Pharmaceutical giant Pfizer has begun work on a vaccine that is “tailored” to combat Omicron and other variants of the COVID-19 virus.
A spokesperson for the company confirmed that the work is underway, backing up comments by Pfizer CEO Albert Bourla this week who said the new vaccine will be ready in March.
“We already have begun work on a DNA template tailored to the sequence of Omicron, a critical step in the process of advancing a variant version of our vaccine if in fact we find one is needed,” a Pfizer spokesperson told Fox Business. “[We are] also manufacturing the variant vaccine at risk, as we did for Beta and Delta before.”
During an interview with CNBC on Monday, Bourla said that a vaccine that will target the Omicron variant and others “will be ready in March.”
“We [are] already starting manufacturing some of these quantities at risk,” he added during his appearance on CNBC’s “Squawk Box.”
The Centers for Disease Control and Prevention (CDC) earlier this month gave the green light for children ages 12 to 15 to be able to get the Pfizer-BioNTech’s COVID-19 vaccine. There has also been discussion about the waning efficacy of any additional booster shots after a period of time.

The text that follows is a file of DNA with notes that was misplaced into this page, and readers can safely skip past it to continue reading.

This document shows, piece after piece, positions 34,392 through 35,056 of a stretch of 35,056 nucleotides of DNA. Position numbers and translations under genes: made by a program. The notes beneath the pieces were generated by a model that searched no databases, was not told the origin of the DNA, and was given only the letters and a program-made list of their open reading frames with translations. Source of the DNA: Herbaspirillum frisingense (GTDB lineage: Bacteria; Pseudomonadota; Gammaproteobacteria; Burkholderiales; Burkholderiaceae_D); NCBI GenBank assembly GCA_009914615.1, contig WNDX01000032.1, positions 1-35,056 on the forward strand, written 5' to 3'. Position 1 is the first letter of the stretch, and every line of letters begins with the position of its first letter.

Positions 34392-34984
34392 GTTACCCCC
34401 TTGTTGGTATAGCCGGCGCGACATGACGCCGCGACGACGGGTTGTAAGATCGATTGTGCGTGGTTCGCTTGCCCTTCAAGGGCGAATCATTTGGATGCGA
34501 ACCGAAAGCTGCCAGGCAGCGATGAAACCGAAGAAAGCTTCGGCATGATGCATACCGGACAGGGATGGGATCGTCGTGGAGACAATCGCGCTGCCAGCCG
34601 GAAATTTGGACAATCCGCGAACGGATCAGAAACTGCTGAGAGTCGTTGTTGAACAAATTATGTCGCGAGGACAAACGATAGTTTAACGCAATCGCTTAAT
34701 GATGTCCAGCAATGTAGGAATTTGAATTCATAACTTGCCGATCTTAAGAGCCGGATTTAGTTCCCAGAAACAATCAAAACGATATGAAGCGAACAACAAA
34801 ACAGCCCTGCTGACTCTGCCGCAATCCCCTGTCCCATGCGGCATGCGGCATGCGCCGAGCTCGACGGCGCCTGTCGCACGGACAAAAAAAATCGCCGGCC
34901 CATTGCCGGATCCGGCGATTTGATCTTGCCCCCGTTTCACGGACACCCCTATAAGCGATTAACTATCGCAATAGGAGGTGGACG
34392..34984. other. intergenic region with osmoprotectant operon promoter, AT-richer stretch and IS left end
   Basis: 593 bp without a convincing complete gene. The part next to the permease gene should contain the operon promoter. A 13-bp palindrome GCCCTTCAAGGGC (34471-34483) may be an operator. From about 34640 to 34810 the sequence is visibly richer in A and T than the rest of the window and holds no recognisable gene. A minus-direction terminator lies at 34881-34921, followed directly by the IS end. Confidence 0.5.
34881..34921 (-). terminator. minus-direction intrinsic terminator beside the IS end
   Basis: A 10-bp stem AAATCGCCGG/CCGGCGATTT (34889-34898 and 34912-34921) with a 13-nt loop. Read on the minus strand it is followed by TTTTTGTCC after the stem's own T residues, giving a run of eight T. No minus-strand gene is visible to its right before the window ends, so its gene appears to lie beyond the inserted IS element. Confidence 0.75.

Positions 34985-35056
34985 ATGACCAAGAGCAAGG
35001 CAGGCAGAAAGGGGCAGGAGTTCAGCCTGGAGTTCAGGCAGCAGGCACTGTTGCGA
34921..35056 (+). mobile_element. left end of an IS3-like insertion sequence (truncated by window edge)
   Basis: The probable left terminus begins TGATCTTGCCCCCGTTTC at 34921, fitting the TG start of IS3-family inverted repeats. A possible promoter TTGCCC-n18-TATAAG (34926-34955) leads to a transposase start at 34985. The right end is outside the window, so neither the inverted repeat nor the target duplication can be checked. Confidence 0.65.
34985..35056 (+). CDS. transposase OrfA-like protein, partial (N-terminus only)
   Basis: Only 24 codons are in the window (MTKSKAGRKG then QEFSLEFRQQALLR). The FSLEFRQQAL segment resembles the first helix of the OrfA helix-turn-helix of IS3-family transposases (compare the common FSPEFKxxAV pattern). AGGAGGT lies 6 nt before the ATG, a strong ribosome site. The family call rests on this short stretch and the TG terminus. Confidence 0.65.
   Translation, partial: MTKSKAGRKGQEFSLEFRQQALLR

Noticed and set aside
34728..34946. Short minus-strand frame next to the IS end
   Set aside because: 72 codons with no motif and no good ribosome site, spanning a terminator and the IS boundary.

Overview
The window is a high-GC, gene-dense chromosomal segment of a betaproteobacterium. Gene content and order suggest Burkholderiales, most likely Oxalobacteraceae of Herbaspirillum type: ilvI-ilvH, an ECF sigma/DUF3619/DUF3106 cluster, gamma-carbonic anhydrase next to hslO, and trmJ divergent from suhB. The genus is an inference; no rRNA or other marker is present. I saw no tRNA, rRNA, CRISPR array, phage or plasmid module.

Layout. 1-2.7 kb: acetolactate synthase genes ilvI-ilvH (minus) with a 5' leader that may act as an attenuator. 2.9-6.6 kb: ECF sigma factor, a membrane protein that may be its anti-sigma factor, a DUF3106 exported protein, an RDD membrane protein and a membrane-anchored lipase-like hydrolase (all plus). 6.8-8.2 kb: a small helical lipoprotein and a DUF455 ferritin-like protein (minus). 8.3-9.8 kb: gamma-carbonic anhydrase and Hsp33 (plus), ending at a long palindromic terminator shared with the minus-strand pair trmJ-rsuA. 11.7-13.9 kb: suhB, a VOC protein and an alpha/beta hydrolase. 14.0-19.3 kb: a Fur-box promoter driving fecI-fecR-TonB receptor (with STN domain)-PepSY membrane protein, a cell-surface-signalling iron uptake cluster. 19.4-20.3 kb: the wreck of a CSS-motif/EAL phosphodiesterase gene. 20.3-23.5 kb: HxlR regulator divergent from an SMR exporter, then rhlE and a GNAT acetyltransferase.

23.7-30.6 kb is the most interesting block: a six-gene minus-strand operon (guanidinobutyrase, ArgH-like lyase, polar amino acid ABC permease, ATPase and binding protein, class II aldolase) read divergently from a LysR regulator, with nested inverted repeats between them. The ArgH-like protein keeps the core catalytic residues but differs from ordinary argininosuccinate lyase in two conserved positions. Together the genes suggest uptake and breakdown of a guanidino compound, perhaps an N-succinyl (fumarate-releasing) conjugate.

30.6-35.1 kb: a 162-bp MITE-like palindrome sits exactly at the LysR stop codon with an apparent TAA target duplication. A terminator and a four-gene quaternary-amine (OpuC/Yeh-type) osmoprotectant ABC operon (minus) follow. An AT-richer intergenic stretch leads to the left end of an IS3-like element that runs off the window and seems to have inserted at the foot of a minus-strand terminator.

“The hope is that we will achieve something that will have way, way better protection particularly against infections, because the protection against the hospitalizations and the severe disease — it is reasonable right now with the current vaccines as long as you are having let’s say the third dose,” Bourla said on CNBC.
Last month, the White House’s chief medical adviser, Dr. Anthony Fauci, said he saw no need for another shot that is specific to Omicron.
“Our booster vaccine regimens work against Omicron,” he said. “At this point, there is no need for a variant-specific booster.”
“The message remains clear: If you are unvaccinated, get vaccinated, and particularly in the arena of omicron, if you are fully vaccinated, get your booster shot,” Fauci said.
In an interview at J.P. Morgan’s healthcare conference, Bourla spoke about the need for boosters.
“The two doses, they’re not enough for Omicron,” Bourla said. “The third dose of the current vaccine is providing quite good protection against deaths, and decent protection against hospitalizations.”
“We have seen with a second dose very clearly that the first thing that we lost was the protection against infections,” Bourla said.
“But then two months later, what used to be very strong in hospitalization also went down. And I think this is what everybody’s worried about,” he added.
“The question mark, it is how long that protection lasts with the third dose,” Bourla said.
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